Business Rates

House of Commons

Peter Luff (Mid-Worcestershire) (Con): You can get a better class of metaphor in Grimsby than you can in Solihull, Mr. Deputy Speaker. It is a great pleasure to follow the hon. Member for Great Grimsby (Mr. Mitchell), but I am not sure that Ministers appreciated the metaphors that were directed at them. If I am right, they were not meant personally.

I had hoped to talk a little about the local situation in Evesham and Droitwich in my constituency in order to illustrate the broader national points, but time is against me and I approve of the reduced limit so that others can enter the debate. Let me just say, then, that business rates are surprisingly important to business. We must not lose sight of that.

The Forum of Private Business did a survey this month of 6,000 small firms. When asked what were the most important issues facing them, 65 per cent. of respondents said that it was restoring business confidence. The second most important issue, mentioned by 63 per cent., was restoring consumer confidence. The third, at 59 per cent., was business rates. What rather surprised me was that access to finance and the cost of finance came in 11th and 12th respectively at only 35 per cent. and 29 per cent. Clearly, we are not discussing a side issue in the economy; we are talking about a central issue for small and medium-sized businesses in particular.

This issue is particularly important for one simple reason of which we must not lose sight: business rates have to be paid in full and on time irrespective of the state of one’s business. They cannot be cut or negotiated; the rates are a given. It may be possible to negotiate over staff and rents, or perhaps with suppliers about long-term credit. There are all sorts of things that can be done—cutting electricity bills by using less electricity, for another example—but the rates bill is a given, and it was the third largest cost, as well as the third highest priority, after staff and rents for those businesses.

Three weeks ago at Prime Minister’s questions, the Leader of the House, standing in for the Prime Minister, said:

“Opposition Members have a choice: they can either say to their constituents that there is no help and that nothing can be done, and wring their hands, or they can work to support businesses and bring schemes forward.”—[ Official Report, 4 March 2009; Vol. 488, c. 845.]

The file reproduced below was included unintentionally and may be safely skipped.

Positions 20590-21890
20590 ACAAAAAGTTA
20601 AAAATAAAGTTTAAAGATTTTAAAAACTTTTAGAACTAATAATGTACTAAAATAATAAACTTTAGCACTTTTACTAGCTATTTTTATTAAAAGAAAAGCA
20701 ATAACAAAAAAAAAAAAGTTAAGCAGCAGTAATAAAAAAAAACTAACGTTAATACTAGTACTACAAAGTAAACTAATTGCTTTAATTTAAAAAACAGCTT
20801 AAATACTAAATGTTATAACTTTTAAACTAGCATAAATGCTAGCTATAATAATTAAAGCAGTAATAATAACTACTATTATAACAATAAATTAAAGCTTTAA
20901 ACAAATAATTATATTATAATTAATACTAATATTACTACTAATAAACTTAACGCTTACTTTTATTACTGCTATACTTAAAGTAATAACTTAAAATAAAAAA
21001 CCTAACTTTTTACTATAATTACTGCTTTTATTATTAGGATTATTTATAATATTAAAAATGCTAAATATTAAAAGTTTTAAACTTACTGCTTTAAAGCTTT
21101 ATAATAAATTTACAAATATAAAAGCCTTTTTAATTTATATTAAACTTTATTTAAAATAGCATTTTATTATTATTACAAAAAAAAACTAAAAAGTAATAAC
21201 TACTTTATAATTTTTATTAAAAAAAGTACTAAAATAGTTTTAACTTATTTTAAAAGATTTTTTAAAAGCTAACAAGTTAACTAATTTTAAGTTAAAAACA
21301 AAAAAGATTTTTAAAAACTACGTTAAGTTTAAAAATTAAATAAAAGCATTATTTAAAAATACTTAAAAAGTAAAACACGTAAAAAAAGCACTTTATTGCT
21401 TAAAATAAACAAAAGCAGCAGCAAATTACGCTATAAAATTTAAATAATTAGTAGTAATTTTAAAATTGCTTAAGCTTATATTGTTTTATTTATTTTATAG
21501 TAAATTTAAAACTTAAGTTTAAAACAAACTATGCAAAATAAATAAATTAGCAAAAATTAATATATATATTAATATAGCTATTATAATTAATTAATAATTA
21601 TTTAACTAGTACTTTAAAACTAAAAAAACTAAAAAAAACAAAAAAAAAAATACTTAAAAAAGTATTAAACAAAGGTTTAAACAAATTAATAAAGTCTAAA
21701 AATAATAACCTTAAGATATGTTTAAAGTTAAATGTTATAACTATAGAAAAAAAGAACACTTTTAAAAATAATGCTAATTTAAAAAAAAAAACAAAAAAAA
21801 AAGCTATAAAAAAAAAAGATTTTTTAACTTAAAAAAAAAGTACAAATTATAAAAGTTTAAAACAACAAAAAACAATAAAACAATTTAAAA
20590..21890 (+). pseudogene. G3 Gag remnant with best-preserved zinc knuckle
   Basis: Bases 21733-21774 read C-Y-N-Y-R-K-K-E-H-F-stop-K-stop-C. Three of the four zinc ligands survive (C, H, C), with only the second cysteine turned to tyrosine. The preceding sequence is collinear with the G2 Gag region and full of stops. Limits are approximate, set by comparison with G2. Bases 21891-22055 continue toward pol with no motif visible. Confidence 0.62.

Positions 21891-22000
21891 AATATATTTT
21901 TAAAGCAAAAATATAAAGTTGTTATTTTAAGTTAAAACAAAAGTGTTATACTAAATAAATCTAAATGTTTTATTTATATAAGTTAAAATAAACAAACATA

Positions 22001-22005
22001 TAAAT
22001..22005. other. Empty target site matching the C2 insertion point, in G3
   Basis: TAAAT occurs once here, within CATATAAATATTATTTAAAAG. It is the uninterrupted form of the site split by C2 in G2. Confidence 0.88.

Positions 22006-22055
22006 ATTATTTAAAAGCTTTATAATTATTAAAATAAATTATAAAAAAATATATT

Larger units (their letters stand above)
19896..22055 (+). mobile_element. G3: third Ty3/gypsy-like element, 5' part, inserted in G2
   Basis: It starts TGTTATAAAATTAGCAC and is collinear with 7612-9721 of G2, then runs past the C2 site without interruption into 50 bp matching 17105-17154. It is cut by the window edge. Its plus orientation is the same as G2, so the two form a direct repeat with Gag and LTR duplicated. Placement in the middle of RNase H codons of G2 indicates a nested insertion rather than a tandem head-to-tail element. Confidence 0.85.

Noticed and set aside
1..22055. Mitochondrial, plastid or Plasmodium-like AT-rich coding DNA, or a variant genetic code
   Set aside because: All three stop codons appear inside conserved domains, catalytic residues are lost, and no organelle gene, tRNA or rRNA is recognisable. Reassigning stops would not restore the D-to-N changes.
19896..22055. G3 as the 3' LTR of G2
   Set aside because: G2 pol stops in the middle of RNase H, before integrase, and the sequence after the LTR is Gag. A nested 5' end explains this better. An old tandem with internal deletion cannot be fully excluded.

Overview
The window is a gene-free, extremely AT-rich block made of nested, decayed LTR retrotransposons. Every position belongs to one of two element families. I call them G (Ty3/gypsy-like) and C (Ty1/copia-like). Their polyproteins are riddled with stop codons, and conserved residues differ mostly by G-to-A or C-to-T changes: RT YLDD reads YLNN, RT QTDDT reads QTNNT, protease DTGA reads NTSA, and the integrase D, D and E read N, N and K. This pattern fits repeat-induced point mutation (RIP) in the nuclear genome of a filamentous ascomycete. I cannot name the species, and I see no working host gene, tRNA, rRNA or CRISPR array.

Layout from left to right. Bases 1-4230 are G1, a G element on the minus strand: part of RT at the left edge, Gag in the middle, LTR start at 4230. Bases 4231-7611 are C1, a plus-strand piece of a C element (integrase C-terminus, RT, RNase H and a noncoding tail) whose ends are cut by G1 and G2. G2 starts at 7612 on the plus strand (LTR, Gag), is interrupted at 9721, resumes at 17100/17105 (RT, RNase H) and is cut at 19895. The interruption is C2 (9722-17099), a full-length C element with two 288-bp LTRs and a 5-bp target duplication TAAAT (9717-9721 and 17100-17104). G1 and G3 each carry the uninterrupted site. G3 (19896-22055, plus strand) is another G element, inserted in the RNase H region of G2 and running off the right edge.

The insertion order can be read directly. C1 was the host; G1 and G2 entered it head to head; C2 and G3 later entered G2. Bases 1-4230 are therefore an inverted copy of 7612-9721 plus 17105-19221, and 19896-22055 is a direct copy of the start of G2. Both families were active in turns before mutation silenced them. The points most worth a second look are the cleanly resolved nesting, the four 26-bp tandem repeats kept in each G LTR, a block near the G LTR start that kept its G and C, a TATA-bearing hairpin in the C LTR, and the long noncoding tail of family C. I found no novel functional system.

I have to say that I was rather disappointed by the remarks that the Minister for Local Government made in his opening speech, as he seemed to echo the idea that Conservative Members are suggesting nothing. I was sorry, too, to hear the Liberal Democrat spokesman, the hon. Member for Solihull (Lorely Burt), say the same thing. It is just not true.

We have suggested a list of initiatives and the most powerful of those is the national loan guarantee scheme. If it had been embraced by the Government—we suggested it in November—business would be in a much better situation. The Government have brought forward partial schemes, one of which, the working capital scheme, is still not even in place, but we have suggested reform of the financial services sector, action on council tax and action on savers—a raft of specific, well-targeted measures that would make things better. I reject absolutely the suggestion made by the Minister, who has fallen below his usual high standards in repeating that old canard.

For my part, I have tried to do something on small business rate relief with my automatic payment Bill, which was debated in the House on 6 March. I have been in constructive discussions with the Minister and his colleague, the Under-Secretary of State for Communities and Local Government, the hon. Member for Tooting (Mr. Khan). I withdrew the Bill at their request because negotiations seemed to be going on elsewhere in the Government. I hope that we hear in the Budget that action will be taken on this measure, because it could make a big difference for many small businesses. I emphasise that the Bill involved only a 50 per cent. discount for companies with small rateable values and small numbers of properties, but it would give them what the law entitles them to. Half of eligible businesses are not claiming what they are entitled to, which I think is wrong.

My Select Committee, as part of its inquiry on post offices, recently went to Wales to see the work that the Welsh Assembly Government are doing. It sticks in my throat a little to say it, but the work that they are doing in this respect is excellent, not only in automatic rate relief for all small businesses within a slightly less generous scheme, but in 100 per cent. rate relief for all small post offices. That is an excellent idea, because those small post offices are some of the most vulnerable